(iii) The Office of Information Technology, under the direction and management of the Office Director, administers the Commission's information technology (“IT”) program under the Paperwork Reduction Act of 1995, as amended, as well as other applicable laws that prescribe responsibility for operating the IT program. The Office provides administrative support with respect to information technology to the program operations of the Commission. The Office's functions include: Conducting IT management studies and surveys; managing data and voice telecommunications; developing and managing databases and applications; and administering IT contracts. The Office is also responsible for managing the computer security program. The Director of the Office serves as the Commission's Chief Technology Officer; the IT Security Officer reports to the Director of the Office under Commission Order 80.
(iv) The Office of Management Services, under the direction and management of the Office Director, directs and administers a variety of management support service functions of the Commission including conducting internal management reviews and recommending changes in organization and workflow processes. The Director of the Office is the Commission's principal Contracting Officer under Commission Order 112. Programs include: Acquisition of all goods and services used by the Commission; building security and emergency preparedness; real and personal property management; printing and copying; mail services; graphic design; equipment maintenance; and transportation. The Office Director is the agency's liaison with the Small Agency Council's Procurement and Administrative Services Committees and with the General Services Administration (“GSA”) and the Department of Homeland Security (“DHS”) on the Building Security Committee.
(g) Under the direction and management of the Bureau Director, the Bureau of Certification and Licensing:
(1) Through the Office of Transportation Intermediaries, has responsibility for reviewing applications for Ocean Transportation Intermediary (“OTI”) licenses, and maintaining records about licensees.
(2) Through the Office of Passenger Vessels and Information Processing, has responsibility for reviewing applications for certificates of financial responsibility with respect to passenger vessels, reviewing requests for substitution of alternative forms of financial protection, managing all activities with respect to evidence of financial responsibility for OTIs and passenger vessel owner/operators, and for developing and maintaining all Bureau database and records of OTI applicants and licensees.
(h) Under the direction and management of the Bureau Director, the Bureau of Trade Analysis, through its Office of Agreements; Office of Economics and Competition Analysis; and Office of Service Contracts and Tariffs, reviews agreements and monitors the concerted activities of common carriers by water, reviews and analyzes service contracts, monitors rates of government controlled carriers, reviews carrier published tariff systems under the accessibility and accuracy standards of the Shipping Act of 1984 (46 U.S.C. 40501(a)-(g)), responds to inquiries or issues that arise concerning service contracts or tariffs, and is responsible for competition oversight and market analysis.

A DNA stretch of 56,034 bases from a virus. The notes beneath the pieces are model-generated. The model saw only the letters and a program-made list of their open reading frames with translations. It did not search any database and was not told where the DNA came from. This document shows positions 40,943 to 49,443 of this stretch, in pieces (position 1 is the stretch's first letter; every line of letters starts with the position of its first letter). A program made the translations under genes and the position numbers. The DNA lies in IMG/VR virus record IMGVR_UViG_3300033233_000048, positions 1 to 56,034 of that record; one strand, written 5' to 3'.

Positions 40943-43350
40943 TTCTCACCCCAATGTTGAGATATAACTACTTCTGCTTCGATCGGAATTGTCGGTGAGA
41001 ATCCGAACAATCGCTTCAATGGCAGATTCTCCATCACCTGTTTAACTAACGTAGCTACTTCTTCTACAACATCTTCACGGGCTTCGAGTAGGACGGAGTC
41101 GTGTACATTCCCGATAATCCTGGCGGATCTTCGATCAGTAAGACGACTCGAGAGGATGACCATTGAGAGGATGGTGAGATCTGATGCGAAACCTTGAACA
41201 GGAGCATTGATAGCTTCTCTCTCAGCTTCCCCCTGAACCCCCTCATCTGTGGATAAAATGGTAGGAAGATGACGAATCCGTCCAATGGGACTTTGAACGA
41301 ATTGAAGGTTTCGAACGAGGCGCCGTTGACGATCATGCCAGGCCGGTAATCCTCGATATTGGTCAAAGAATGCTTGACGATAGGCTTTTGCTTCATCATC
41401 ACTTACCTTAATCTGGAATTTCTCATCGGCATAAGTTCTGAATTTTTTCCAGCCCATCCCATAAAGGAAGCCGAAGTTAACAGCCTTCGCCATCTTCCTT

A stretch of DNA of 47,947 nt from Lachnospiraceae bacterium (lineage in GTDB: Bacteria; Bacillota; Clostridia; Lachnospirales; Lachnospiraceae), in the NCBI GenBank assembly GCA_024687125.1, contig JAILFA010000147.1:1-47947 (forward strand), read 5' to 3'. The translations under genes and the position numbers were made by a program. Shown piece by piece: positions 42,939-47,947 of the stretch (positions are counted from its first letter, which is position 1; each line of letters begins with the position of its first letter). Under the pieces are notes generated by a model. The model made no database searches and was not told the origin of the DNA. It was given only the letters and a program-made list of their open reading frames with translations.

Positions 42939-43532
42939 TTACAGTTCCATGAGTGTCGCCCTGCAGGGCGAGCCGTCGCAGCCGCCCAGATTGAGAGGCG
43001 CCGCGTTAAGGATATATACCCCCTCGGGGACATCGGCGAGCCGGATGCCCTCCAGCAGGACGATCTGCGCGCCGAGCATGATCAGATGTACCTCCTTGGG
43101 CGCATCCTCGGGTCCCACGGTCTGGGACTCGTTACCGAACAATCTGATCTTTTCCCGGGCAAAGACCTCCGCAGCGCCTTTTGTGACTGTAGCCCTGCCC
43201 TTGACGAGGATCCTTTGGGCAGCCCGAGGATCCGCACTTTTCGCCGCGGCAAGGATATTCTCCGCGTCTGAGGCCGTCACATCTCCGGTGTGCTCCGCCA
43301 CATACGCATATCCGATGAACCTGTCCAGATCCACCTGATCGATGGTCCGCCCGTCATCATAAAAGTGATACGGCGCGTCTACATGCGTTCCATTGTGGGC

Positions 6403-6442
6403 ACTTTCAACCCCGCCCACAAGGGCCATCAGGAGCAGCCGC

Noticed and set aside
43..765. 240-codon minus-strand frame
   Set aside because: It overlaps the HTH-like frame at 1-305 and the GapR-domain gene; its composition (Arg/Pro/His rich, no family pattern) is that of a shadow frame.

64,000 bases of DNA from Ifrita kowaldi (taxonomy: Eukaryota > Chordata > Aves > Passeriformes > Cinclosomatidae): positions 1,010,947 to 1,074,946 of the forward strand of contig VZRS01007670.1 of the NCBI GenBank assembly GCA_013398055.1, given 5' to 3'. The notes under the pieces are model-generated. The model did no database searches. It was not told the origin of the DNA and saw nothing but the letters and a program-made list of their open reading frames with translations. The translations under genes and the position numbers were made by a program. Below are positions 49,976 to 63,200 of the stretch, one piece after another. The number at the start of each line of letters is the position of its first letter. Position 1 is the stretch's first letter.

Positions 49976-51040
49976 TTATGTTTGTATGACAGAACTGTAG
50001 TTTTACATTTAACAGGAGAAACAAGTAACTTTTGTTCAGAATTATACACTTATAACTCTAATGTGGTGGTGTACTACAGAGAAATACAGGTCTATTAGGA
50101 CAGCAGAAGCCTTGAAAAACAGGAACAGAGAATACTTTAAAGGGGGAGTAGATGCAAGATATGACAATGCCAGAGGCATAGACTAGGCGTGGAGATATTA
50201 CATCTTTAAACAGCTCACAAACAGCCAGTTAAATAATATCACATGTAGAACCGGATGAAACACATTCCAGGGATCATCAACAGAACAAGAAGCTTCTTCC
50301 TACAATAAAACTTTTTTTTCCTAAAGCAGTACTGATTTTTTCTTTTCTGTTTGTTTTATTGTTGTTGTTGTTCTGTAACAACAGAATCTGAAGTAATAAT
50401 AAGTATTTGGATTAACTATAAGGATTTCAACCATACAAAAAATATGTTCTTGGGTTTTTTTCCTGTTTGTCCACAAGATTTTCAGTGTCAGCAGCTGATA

(i) Under the direction and management of the Bureau Director, the Bureau of Enforcement:
(1) Participates as trial counsel in formal Commission proceedings when designated by Commission order, or when intervention is granted;
(2) Initiates, processes and negotiates the informal compromise of civil penalties under § 501.28 and § 502.604 of this chapter, and represents the Commission in proceedings and circumstances as designated;
(4) Coordinates with other bureaus and offices to provide legal advice, attorney liaison, and prosecution, as warranted, in connection with enforcement matters;
(5) Conducts investigations leading to enforcement action, advises the Commission of evolving competitive practices in international oceanborne commerce, and assesses the practical repercussions of Commission regulations.
(j) Area Representatives. Maintain a presence in locations other than Washington, DC, with activities including the following:
(1) Representing the Commission within their respective geographic areas;
(2) Providing liaison between the Commission and the shipping industry and interested public; conveying pertinent information regarding regulatory activities and problems; and recommending courses of action and solutions to problems as they relate to the shipping public, the affected industry, and the Commission;